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Helping College Students with Disabilities

Updated on October 29, 2012 | Source

Disabilities and College

Going to college is a rite of passage and, some would argue, a necessity for young people today. The typical student can find their first year of college to be overwhelming because it comes with so many changes, from a new residence to more difficult classes. If this transition is difficult for those students without disabilities, one can only imagine the difficulties those with disabilities must face.

Most people know that students with disabilities are protected by the Americans with Disabilities Act, which mandates equal opportunity. The requirements include the need to provide wheelchair accessibility, texts in braile, and help for the hearing impaired. When most people think of this law, they think of those with physical disabilities, those that are readily apparent to the average person.

However, there are actually more people these days with hidden disabilities. These include things like ADHD, Asperger's Syndrom or other learning disabilities that have a profound impact on the person who is affected. A person diagnosed with one of these conditions usually has an average or above average IQ so the ability to succeed in college is not hindered by a lack of understanding. Instead, it's hindered by a unique learning style or need that can and should be accommodated.

Self Help for College Students with Disabilities

There are many things new college students with hidden disabilities can help themselves to be more effective.

  • Determine your learning style: Everyone has a unique learning style. You may learn best visually, verbally, aurally, physically, or socially. You can visit and take a free inventory to see how you learn best. Once you know, try to tailor your college experience to take advantage of your strongest learning style. For example, if you learn best visually, re-read your class notes and skim through your textbook in preparation for an exam.
  • Get organized: When you get busy and need to stay on top of many things at once, organization is imperative. Find an use an organizational system that works for you. Some find that a paper daily planner works best, others use electronic planners and calendars. For some, it works well to use a binder for each class with tabs for each section such as the syllabus, class notes, homework, etc. Others might find an electronic organization system works best. Whatever it is, use it, perfect it and stick with it! It's even more important for students with hidden disabilities to keep organized since this can often be one of their needs.
  • Develop study habits: Find a time and place each day for studying and stick with it. If you have ADHD, find a quiet place that's free of distractions. Stay away from other people if you find it too distracting. Since your schedule might be different each day, you'll need to pick a different time for each day. Organize your study time by using your planner to understand what needs to get done and practice prioritization.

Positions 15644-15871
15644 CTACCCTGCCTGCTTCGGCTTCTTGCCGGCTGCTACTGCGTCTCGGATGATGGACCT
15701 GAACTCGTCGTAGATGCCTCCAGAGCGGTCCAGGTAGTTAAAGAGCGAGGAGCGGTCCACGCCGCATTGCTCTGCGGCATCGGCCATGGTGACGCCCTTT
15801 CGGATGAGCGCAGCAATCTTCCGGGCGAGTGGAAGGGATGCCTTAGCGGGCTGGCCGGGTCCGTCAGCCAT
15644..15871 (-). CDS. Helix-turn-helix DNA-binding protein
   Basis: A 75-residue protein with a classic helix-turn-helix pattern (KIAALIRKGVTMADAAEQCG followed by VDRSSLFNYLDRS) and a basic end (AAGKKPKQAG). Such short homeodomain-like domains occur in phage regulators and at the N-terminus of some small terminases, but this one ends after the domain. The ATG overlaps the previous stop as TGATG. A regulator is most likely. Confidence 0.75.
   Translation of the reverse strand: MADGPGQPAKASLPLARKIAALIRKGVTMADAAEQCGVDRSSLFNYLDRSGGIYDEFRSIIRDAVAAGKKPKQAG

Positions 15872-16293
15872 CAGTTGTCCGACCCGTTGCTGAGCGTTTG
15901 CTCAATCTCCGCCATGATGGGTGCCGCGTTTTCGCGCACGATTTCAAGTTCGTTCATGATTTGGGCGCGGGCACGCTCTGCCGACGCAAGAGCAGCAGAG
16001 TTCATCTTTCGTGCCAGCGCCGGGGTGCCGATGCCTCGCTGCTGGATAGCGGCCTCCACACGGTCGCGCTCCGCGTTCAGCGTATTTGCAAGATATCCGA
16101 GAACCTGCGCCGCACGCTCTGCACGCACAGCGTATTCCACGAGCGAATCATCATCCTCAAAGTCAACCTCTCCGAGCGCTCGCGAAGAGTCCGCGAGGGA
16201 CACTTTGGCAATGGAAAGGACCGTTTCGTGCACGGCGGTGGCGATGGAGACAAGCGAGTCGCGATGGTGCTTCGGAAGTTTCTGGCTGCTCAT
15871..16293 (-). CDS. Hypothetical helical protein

• Ask for help: Because students with disabilities are entitled to accommodations, asking for help should never be an issue. In fact, it's often best to disclose your disability early in your collegiate career. This way you'll know what resources are available at your disposal.

Other Sources of Help for College Students with Disabilities

As mentioned above, if you have a hidden disability and you know that it affects your ability to learn, telling the school before you even start is imperative. Only then will you get access to help that you may be entitled to. It could make the difference between excelling in college or just getting by. Here are some examples of the kinds of help students can expect:

  • Help with testing: You may be able to get help with testing including extended time, testing over multiple sessions, and testing in a separate location with fewer distractions.
  • Help with lectures: You may be able to get permission to record your lectures to listen to them later, get the help of a note-taking service, participate in a reading group for reading assistance, and get audio taped text books.
  • Help with your class load: You may be able to get a reduced work load, written instructions from professors, and priority registration.

This is not an exhaustive list. Each college and university will provide a different range of options. Unlike the elementary and high school years, colleges are under no obligation to identify students with disabilities. Therefore, it's very important to advocate for yourself. Start your research into this topic early by identifying colleges and universities that offer reasonable levels of accommodations for those with hidden disabilities. Then, let them know what you need for help.


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